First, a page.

A driver has a duty to use care toward pedestrians because the act of driving
involves an instrumentality capable of inflicting injury or death. A driver
must exercise a higher degree of care toward child pedestrians than adult
pedestrians because of the unpredictability of the conduct of children.
A driver should therefore anticipate the thoughtlessness and impulsiveness
of children and act accordingly. The care required is greater still when
the driver knows that small children are in the immediate vicinity.
Generally, a driver has a duty to anticipate at all times that he or she
may meet pedestrians at any point in the street or highway, to maintain
a proper lookout for them, and to keep his or her motor vehicle under
such control as will enable him or her to avoid a collision with persons
exercising ordinary care and caution for their own safety.
The driver of a motor vehicle must yield the right-of-way to a pedestrian
crossing the roadway within any marked crosswalk or within any unmarked
crosswalk at an intersection, except as otherwise provided by the Vehicle
Code. California Vehicle Code, § 21950(a). Moreover, if a pedestrian,
though not within a crosswalk, is not more than one or two feet outside
the limits of an unmarked crosswalk when he or she is struck by a vehicle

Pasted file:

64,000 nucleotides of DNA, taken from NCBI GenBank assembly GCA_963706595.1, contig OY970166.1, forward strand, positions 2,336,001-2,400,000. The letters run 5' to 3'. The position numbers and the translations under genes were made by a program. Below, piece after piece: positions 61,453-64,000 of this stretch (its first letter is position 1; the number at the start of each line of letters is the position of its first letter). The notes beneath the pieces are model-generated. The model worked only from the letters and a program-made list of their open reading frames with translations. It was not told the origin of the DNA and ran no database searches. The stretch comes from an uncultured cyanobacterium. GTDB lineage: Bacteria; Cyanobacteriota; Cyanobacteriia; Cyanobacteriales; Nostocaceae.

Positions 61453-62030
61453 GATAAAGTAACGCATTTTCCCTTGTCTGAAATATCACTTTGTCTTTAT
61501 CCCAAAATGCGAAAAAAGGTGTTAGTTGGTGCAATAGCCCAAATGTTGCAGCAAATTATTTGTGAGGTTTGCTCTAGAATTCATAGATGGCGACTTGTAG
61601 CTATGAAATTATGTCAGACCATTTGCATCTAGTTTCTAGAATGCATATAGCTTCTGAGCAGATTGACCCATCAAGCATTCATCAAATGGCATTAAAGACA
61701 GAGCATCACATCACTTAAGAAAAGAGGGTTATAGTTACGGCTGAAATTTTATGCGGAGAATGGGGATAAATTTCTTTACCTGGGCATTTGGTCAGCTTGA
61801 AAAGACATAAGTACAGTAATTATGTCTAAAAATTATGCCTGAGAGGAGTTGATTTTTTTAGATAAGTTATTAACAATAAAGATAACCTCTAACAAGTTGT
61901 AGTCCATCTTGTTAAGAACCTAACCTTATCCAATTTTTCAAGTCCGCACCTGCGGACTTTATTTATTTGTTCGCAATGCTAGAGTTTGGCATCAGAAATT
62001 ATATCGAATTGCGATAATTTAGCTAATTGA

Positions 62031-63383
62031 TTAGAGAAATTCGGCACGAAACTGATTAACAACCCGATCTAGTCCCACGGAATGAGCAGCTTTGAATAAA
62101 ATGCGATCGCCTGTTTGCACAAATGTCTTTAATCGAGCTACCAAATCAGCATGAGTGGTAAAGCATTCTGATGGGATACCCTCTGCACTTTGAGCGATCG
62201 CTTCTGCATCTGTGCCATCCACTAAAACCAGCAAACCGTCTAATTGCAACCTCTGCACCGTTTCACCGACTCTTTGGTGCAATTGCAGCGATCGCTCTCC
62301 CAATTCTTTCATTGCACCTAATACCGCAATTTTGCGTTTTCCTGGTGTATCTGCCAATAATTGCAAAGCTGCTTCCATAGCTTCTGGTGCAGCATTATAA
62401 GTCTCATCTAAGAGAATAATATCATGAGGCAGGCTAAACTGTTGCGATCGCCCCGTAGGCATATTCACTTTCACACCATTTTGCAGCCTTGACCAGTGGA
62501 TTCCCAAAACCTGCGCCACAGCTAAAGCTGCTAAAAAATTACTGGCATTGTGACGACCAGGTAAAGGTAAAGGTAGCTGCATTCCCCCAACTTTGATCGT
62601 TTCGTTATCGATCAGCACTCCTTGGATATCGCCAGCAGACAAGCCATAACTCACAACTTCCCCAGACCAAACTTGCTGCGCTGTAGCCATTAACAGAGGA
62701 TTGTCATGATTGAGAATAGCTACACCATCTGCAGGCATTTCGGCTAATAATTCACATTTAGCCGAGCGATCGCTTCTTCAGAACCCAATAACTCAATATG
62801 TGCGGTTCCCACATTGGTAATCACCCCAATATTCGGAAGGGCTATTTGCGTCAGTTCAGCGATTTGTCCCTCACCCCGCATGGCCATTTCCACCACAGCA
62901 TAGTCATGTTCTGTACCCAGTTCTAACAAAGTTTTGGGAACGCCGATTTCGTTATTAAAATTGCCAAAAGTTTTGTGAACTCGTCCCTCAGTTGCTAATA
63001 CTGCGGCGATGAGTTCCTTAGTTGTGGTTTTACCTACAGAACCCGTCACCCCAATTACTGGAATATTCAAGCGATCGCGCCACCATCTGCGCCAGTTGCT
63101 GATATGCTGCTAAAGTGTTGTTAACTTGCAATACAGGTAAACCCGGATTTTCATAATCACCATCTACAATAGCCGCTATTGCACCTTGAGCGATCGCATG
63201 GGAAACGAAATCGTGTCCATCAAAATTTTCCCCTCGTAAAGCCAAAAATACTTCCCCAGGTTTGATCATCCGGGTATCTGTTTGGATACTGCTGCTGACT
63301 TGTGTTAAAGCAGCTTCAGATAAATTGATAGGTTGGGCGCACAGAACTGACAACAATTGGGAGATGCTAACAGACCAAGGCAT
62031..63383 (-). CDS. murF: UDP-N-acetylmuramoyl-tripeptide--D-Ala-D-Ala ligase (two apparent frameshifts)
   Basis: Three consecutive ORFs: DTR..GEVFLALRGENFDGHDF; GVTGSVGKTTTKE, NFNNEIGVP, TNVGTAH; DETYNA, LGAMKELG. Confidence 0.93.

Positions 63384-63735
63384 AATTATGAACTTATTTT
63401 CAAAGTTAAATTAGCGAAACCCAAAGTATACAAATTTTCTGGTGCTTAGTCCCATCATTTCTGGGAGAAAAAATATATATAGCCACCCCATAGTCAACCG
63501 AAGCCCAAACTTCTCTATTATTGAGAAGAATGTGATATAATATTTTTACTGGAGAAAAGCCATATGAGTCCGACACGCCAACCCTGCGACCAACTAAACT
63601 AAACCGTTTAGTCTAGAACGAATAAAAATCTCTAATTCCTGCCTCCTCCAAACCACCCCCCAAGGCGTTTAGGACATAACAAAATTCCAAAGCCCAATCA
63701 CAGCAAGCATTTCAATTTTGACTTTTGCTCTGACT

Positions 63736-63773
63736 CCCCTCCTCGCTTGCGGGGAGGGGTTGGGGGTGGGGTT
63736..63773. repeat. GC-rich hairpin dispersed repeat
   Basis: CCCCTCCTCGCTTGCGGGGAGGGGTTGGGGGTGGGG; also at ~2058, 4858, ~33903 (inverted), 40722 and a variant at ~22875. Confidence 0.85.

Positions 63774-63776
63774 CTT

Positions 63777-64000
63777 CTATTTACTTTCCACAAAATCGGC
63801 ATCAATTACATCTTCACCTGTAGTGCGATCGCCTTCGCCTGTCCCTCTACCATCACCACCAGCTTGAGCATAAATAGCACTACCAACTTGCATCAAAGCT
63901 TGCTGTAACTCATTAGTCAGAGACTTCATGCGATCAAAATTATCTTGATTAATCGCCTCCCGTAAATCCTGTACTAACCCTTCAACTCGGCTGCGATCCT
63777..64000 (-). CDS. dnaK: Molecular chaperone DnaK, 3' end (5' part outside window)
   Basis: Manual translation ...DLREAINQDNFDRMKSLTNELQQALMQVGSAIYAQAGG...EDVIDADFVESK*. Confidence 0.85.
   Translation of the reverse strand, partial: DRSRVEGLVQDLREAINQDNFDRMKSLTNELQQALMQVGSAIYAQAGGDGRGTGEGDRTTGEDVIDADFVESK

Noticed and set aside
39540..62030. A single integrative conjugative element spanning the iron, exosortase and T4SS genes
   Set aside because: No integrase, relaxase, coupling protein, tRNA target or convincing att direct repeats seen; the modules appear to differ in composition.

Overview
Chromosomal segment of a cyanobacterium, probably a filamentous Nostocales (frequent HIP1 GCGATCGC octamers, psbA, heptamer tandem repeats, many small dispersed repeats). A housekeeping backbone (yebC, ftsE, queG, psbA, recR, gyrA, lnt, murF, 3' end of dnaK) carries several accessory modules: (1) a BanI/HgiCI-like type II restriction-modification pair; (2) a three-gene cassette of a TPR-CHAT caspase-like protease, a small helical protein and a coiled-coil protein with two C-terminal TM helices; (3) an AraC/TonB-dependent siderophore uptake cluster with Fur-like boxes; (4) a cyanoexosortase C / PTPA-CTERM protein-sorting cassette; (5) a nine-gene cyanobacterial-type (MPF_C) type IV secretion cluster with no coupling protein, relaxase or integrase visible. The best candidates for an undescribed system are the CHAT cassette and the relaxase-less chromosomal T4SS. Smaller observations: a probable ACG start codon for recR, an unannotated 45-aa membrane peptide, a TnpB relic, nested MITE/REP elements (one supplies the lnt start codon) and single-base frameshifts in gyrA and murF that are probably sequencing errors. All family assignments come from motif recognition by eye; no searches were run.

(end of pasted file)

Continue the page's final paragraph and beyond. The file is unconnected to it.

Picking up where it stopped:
passing through the unmarked crosswalk, the same rules are applicable
as if the accident had occurred within the unmarked crosswalk.
When any vehicle stops at a marked crosswalk or an unmarked crosswalk at
an intersection to permit a pedestrian to cross the roadway, the driver
of any other vehicle approaching from the rear must not overtake and pass
the stopped vehicle. California Vehicle Code, § 21951. In addition,
the driver of any motor vehicle, prior to driving over or on any sidewalk,
must yield the right-of-way to any pedestrian approaching on the sidewalk.
California Vehicle Code, § 21952.
A driver's violation of the California Vehicle Code sections providing
for the pedestrian's right-of-way, or any other violation of the statutory
rules of the road that proximately causes injury to a pedestrian, may
raise a rebuttable presumption of negligence.
If you or a loved one was injured by a vehicle in an auto versus pedestrian
accident, please contact us today.